“Magnificent loser”, “celestial charlot”…Shane McGowan, who died Thursday, November 30 at the age of 65, carried this reputation throughout his career. First there is his incredible “mouth”, his bulging eyes, his prominent ears and his unattractive teeth. A personality with a self-destructive tendency, a notorious heavy drinker, who is also addicted to narcotics of all kinds, the singer of the Pogues has never hidden his preference for the bottom of the cl, the forgotten. The success of his group paradoxically only increased this unease within him, this idea of not being in the right place. And then there is the exceptional lyricist, the raw and funny poet, of the caliber of Tom Waits, teller of stories filled with compion for the marginalized and shattered destinies.
Born on December 25, 1957, in Kent, England, to Irish parents, Shane McGowan grew up in the Irish countryside until the age of 6 and a half, before his family returned to England to settle in the London suburbs. . His father is an employee in a department store, his mother, a former singer and traditional dancer, was notably a model during her youth in Dublin. A shy boy, raised in the Catholic faith, the teenager has difficulty adapting to his new school environment, has a series of runs away and expulsions (he is caught in possession of amphetamines). An episode marked him forever: at the age of sixteen, he spent a stay in a psychiatric hospital in Dublin, following overconsumption of doses of valium prescribed by mistake. “ To see and hear all this ing horror and misery, it changed a lot of things in me », he confides to the journalist Nick Kent in The Dark Stuff (The other side of rock) (2006).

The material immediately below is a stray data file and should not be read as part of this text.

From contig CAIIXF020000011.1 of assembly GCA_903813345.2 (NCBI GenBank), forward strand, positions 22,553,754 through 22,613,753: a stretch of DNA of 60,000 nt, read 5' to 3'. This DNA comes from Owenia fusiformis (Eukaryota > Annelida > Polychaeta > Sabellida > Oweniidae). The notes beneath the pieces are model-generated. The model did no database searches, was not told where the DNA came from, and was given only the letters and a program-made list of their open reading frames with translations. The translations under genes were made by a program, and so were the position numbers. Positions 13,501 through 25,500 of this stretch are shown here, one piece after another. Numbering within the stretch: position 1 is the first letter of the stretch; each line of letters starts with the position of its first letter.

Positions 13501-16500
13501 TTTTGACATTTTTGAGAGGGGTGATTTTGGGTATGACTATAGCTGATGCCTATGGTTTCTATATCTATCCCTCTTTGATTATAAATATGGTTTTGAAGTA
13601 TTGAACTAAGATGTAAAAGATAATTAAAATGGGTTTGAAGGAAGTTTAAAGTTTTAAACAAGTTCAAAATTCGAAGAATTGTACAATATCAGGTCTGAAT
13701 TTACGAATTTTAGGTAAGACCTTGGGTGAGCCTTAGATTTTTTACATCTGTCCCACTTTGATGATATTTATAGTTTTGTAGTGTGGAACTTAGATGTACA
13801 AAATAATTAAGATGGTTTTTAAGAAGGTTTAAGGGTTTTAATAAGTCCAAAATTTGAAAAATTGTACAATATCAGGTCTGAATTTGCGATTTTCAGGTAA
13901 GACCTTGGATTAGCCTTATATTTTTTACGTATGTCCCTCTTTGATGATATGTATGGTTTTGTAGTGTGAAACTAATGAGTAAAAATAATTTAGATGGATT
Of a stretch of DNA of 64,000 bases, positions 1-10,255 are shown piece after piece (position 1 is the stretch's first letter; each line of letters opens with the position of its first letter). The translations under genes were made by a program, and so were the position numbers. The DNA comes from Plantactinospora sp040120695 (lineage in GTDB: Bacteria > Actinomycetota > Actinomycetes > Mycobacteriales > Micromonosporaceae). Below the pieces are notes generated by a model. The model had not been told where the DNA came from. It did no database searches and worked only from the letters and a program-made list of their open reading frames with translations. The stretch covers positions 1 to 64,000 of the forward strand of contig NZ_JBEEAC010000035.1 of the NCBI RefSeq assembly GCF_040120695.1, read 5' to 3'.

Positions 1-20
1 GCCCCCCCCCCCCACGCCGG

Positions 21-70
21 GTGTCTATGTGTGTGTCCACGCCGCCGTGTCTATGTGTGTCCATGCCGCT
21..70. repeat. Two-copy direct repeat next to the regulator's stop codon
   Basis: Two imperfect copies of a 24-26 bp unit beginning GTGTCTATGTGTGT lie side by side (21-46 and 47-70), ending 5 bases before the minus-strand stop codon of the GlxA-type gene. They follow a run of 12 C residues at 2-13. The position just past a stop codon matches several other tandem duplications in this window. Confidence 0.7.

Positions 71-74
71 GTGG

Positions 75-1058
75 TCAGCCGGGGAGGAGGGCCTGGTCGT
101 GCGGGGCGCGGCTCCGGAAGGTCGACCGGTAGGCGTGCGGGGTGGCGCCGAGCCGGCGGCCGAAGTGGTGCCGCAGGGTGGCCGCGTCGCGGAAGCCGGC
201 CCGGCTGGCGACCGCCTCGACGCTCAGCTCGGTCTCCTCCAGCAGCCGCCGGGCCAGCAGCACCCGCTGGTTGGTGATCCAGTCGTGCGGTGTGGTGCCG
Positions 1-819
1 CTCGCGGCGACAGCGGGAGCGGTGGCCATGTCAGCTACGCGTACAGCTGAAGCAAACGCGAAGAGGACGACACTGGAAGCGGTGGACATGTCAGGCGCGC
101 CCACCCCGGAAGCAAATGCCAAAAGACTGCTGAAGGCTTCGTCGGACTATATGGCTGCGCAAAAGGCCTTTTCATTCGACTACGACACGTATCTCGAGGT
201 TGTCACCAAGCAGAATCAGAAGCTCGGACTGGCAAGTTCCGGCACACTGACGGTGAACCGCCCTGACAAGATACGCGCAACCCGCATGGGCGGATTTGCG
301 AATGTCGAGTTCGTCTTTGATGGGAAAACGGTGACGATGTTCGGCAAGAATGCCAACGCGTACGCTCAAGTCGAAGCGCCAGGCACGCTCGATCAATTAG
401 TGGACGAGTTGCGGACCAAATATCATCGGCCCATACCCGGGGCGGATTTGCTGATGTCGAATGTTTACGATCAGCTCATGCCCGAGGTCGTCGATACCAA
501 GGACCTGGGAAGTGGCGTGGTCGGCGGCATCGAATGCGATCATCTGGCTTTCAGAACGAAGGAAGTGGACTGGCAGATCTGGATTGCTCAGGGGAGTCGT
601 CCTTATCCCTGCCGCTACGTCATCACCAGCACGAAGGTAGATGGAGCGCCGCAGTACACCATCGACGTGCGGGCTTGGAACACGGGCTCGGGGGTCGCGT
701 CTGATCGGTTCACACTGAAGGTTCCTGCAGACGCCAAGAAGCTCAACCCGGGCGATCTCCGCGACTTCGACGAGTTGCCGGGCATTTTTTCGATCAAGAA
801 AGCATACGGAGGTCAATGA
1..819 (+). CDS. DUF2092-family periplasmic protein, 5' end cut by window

Just out of the asylum, he takes the full brunt of the punk explosion after attending a Sex Pistols concert. His first hour of glory, so to speak, took place during a Clash concert in 1976, where he had his earlobe torn off. The scene immortalized in a photo made the headline of a popular daily, “Cannibalism at a rock concert”. He formed a punk rockabilly group in 1978, the Nipple Erector, with James Fearnley, future accordionist for the Pogues, as well as Jon Moss, who would later found Culture Club with Boy George. Then he formed a second group, the Chainsaws, more short-lived.
Bored with punk, he turned to Irish folk music with some squat knowledge under the name Pogue Mahone (literally “kiss my ” in Gaelic). In addition to James Fearnley, he is joined by Jem Finer on banjo, flautist Spider Stacy, bist Cait O’Riordan (future wife of Elvis Costello) and drummer Andrew Ranken. The group opted for the shortened name Pogues in 1983, then signed the following year with the independent label Stiff Records, which licensed their first self-produced single. Dark Streets of London. The Pogues’ first album, Red Roses For Me (1984), with modest sales, lays the foundations of their style: Celtic music inspired by veterans The Dubliners, all sprinkled with punk banter or a unique intoxication, it depends.
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